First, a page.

The Facebook Platform: Building a Custom Fan Page

As you may have heard, I’m only starting as a Facebook developer and with a few recent experiments, Timothy and I thought about customizing a fan page on Facebook, which will hopefully soon take advantage of its own domain name (Facebook’s Open Graph API). This is less of a technical post and more of a thinking one. We started our new experiment on a Sochi 2014 Olympiad fan page on Facebook and we’re trying to replicate one of the the original websites ( inside the fan page canvas.

Errm.. I’d like to give a huge shoutout to the talented (sarcasm) developers of! Well, on the outside the website looks okay, but on the inside, oh brother, give me a break! I’ll point out the most interesting and fun ones:

  • Starting from the first line: no document type definition
  • I noticed an empty table with a cellpadding=3, is that the new standard for margins? ;)
  • Check out the script type=”” language=”javascript”, what the hell does that mean?
  • Wow,   heh, haven’t seen that for a while!
  • Cool, they’re replacing margin-top: 1px; with an empty.gif height=1 image!
  • Closer to the bottom of the page, I found 11 closing divs right next to eachother.. I don’t believe that they’re using a minify script for that one
  • And ~ 50 errors according to the W3C HTML validator, I don’t think there’s a reason to mention them all

That’s probably enough for a start. Very frustrating when a website like that is being built like *that*, and with a page rank of 8! I’d give those guys a solid 2 ;)

Now, back to Facebook. I registered a new application, did some setup and managed to get a four-page website, similar to, inside, with a few modifications (and cleaning up of the code), including a dashboard and a tabs widget for navigation. This was quite straightforward and simple to do (take a look at the Facebook API Developers Guide), the linking structure was okay, the contact form was done in only a few seconds (thank you Facebook for your great FBML!) and the static pages were simply some copy-pasting.

Once I got that up and running I decided to port it into the fan page (as an application tab) that Tim and I manage. I was quite surprised that all the linking structure died, but was pleased that I could at least see the front page, besides the fact that you have to click on the flash element before it’s shown. With a few more experiments and some help from the Facebook Platform Developer Forum (which is a very sweet place btw) I came to a conclusion that multipaging will not work in application tabs on profiles and fan pages. The easiest way around this is of course to use FBJS (javascript) to imitate multiple pages by hiding and showing certain elements on mouse click events. Forms would be a problem too, unless submitted via Mock AJAX.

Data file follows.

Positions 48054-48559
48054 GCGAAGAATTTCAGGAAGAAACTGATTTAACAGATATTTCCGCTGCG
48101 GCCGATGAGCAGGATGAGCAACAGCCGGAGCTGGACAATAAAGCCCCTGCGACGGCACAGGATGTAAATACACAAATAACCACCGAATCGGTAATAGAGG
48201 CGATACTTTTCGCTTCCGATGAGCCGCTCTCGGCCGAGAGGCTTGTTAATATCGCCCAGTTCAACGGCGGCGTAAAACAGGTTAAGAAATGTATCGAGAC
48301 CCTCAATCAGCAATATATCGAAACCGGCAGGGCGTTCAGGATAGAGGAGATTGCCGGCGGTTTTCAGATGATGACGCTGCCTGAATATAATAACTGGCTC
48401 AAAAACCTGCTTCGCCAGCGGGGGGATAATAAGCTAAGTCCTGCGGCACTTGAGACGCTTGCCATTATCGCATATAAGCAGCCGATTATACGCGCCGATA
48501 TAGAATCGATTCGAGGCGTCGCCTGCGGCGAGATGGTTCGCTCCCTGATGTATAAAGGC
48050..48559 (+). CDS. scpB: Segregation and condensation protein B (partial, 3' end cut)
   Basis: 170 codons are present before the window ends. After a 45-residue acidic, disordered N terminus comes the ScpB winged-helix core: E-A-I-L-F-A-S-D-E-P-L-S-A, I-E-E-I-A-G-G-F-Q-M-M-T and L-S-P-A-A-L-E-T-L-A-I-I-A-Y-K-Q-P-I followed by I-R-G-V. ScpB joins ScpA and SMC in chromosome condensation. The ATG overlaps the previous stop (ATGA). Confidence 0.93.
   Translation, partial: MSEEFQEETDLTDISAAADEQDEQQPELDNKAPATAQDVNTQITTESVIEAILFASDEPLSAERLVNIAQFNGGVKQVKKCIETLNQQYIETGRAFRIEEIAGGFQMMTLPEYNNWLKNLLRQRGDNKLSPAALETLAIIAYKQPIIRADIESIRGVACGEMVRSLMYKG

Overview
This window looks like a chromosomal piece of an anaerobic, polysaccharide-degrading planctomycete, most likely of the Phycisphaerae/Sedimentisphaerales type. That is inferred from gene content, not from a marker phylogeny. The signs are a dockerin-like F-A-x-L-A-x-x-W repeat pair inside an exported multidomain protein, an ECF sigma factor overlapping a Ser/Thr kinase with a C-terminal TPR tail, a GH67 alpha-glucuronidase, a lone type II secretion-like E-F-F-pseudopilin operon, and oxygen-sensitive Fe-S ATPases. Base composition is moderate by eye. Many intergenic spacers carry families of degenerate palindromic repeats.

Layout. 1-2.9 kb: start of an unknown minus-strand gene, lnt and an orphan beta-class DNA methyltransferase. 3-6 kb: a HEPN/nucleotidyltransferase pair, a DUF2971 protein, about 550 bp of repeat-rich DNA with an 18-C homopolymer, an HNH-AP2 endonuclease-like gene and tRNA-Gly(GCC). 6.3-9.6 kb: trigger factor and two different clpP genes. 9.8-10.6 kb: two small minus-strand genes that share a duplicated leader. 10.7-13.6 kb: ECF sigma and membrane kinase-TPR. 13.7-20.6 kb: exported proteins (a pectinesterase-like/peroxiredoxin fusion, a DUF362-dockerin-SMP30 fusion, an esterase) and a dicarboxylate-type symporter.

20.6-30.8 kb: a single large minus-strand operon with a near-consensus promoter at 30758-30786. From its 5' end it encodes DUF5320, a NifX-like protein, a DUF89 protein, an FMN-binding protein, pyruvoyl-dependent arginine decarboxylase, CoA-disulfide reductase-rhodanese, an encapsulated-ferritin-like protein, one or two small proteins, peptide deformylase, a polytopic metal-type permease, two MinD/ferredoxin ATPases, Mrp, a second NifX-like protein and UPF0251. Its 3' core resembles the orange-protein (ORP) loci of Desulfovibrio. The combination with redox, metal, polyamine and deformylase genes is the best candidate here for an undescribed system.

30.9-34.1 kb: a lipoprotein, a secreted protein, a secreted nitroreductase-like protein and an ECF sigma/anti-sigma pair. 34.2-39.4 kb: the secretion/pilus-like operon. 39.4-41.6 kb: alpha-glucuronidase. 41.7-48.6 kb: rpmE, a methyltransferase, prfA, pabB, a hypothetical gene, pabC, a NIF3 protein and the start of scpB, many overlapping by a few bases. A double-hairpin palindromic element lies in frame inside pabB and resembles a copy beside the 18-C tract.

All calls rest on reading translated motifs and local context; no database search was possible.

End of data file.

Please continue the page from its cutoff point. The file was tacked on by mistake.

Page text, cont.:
Tim then asked me if I could move the menu I built up to the top where the main tabs are (Info, Wall, Photos, etc) which seemed impossible. Well, at least from within one Facebook application. So if I’d like to have 5 tabs at the top of the fan page I’d have to register 5 new Facebook applications, what a mess! Wouldn’t it be easier to manage a certain amount of tabs within one application and let profile owners and fan page administrators decide which ones they’re going to put up their navigation? Oh well.

It’s very strange though why companies aren’t yet taking full advantage of what fan pages might look (and work) like. Let’s take a look at Mashable’s Killer Facebook Fan Pages. Out of the 5 pages featured there, the Redbull Fan Page is the one I liked most. They have FBJS pagination, flash video and links to their application page which is quite interesting (yet still a single page with minumum user interaction). The Adidas Originals custom fan page is fully based on Flash, which is why they ask you to “Click to Enter” before you could see anything. The Starbucks and Coca-Cola pages are less interesting, simple HTML with links to external pages. The Pringles fan page doesn’t even have an app of it’s own – Killer?

Here are a few other pages worth checking out. Smashing Magazine – they’ve got two sections: “The Smashing Book” and “Write for Us”, which are two different Facebook applications (judged by the URL). The BMW Fan Page features an interactive form with FBJS validation and submission – way to go guys! And I’m pretty sure there are tonnes of others which I didn’t come across.

About the author

Konstantin Kovshenin

WordPress Core Contributor, ex-Automattician, public speaker and consultant, enjoying life in Moscow. I blog about tech, WordPress and DevOps.